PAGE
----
A little known fact about me is that I have more than 15 years of experience in the… wait for it… cleaning industry. I’ve profiled more than 100 people who manage the cleaning of exclusive hotels like the Broadmoor in Colorado to Bally’s in Las Vegas, people who clean huge hospitals, children’s museums, college housing – you name the building type, they have cleaned it. I’ve also worked on the other side of the business, working with manufacturers of cleaning products like green cleaning chemicals and microfiber mops. It might sound boring but it’s an absolutely fascinating industry filled with some of the most under-recognized but incredible people. And their jobs are REALLY important when it comes to protecting the health of the buildings and people we visit. So thank a cleaner!
As we turn to the spring, the inevitable duty of deep cleaning will likely appear on your to-do list sooner or later. Over the years, I’ve picked up some best practices when it comes to cleaning our own home that I thought I’d share as you start to tackle spring cleaning projects around your own house.
- Ditch your terry cloth rag or string mop for microfiber. Microfiber is one of the best cleaning tools you can use. When you use it with distilled water, which is a powerful solvent, you can remove most soils. What’s amazing about microfiber is that it’s lint free and has magnetic properties that allow you to remove up to 98.9 percent of bacteria from a surface WITHOUT chemicals. And it’s launderable, just make sure wash your microfiber separately and don’t use bleach.
- Use green cleaning chemicals. Long gone are days of environmentally friendly cleaners that don’t work, but it’s important to be wary of products that claim they are “green” or “environmentally preferable” without a third-party endorsement such as Green Seal or Safer Choice. A little bit of research goes a long way when identifying chemicals that are actually green. Using green chemicals not only reduces the impact of your cleaning on the environment (crazy, but did you know certain cleaning detergents have been found to cause hermaphroditic fish?), but it can also reduce your family’s exposure to volatile organic compounds that could be an irritant to breathing, skin, etc.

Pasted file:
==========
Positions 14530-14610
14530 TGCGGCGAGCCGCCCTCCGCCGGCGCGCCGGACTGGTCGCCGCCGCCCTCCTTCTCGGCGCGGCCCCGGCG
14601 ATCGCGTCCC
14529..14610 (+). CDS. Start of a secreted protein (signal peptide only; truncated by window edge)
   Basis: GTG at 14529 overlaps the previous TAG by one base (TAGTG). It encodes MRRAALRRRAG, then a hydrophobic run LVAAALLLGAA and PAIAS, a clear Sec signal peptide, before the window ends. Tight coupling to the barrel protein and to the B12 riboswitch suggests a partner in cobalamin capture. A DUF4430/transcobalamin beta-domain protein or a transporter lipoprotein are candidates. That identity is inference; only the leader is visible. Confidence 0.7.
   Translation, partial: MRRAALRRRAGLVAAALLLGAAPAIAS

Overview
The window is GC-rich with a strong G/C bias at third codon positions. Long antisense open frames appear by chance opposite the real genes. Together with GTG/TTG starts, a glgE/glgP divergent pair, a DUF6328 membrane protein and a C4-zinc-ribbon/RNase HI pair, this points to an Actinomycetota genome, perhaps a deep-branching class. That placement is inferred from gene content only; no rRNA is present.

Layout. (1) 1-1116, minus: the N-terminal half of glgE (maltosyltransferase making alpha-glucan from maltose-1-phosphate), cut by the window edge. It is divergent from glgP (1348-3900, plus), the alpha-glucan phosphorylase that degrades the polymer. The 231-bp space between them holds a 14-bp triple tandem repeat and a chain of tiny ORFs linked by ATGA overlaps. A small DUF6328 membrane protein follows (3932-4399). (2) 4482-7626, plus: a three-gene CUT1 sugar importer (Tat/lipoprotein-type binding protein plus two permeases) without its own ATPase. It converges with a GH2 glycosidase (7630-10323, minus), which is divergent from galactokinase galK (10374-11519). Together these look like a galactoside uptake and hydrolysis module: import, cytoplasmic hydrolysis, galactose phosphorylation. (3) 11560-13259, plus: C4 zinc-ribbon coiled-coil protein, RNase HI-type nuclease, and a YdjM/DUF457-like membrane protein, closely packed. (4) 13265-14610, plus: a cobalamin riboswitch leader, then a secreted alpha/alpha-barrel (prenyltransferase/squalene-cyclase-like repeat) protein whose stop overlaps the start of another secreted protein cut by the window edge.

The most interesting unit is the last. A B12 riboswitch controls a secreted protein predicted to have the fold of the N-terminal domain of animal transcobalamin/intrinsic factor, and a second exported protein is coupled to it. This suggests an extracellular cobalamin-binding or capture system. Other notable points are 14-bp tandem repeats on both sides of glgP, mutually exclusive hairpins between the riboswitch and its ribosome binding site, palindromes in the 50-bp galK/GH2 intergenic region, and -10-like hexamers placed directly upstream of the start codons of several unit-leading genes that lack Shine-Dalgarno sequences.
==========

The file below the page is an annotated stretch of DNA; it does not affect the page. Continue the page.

- Put all of your tools in a caddy. When it’s time to start cleaning, organization is key. Gather all of your tools and put them in a mobile carrying case – such as a caddy or bucket that you can carry from one room to the next. This simple trick offers a tremendous time savings by eliminating multiple trips.
- Color-code for cleaning areas. If you’re deep cleaning, you want to maintain different cleaning tools for each area to help prevent cross contamination (or the transfer of bacteria throughout one area to the next). The easiest way to differentiate between different zones is to color-code. You can use a red cloth or mop head for potentially high-contamination zones, such as restrooms, yellow for more moderate contamination ares, like the kitchen and blue for everywhere else.
- Start high and work your way down. When it comes to actual cleaning, you should always start at the highest point in the room and work your way down. For example, you’d never want to clean your baseboards before you’ve dusted the bookshelves, as the dust would fall down and dirty the work you’ve already done. Vacuuming your floors should be one of your final activities when spring cleaning.
- Clean clockwise around the room. This will enable you to make sure you work in an organized fashion and don’t miss anything.
- Allow time for the chemicals to work. This is a hard one for most of us, because we just want to wipe it up and move on to the next thing, but it’s critical you allow for the appropriate dwell time. For most disinfectants that clean the really yucky stuff, chemicals need to sit for at least 7 to 10 minutes in order to do their job. If you’re not trying to disinfect the surface, you still need to let the product sit for a few minutes to effectively cut through the dirt.
- Use a plastic spatula or knife for cleaning tough-to-reach areas. While some people rely on an old toothbrush to reach the spots behind the faucet and around tighter areas, you should consider this as the first step. Use the toothbrush to agitate areas and then follow with a butter knife or spatula wrapped with a towel to pull away grime rather than just pushing it around.
- Carry a plastic bag as you go. I don’t know about you, but when I clean my house, it’s critical I eliminate as many potential distractions as possible so I actually finish the task at hand. By carrying a plastic bag for waste with you, you can save several minutes of running back and forth to the trash can… and trips to the fridge, the cookie jar, Facebook, etc.
- Refresh entryway matting. To help keep your home clean, don’t overlook what’s outside your doors. Entryway mats help stop dirt before it even enters your home, so keep mats clean throughout the year.
If you have any other tips to share, feel free to add them in the comments! We’d love to hear what else works for you!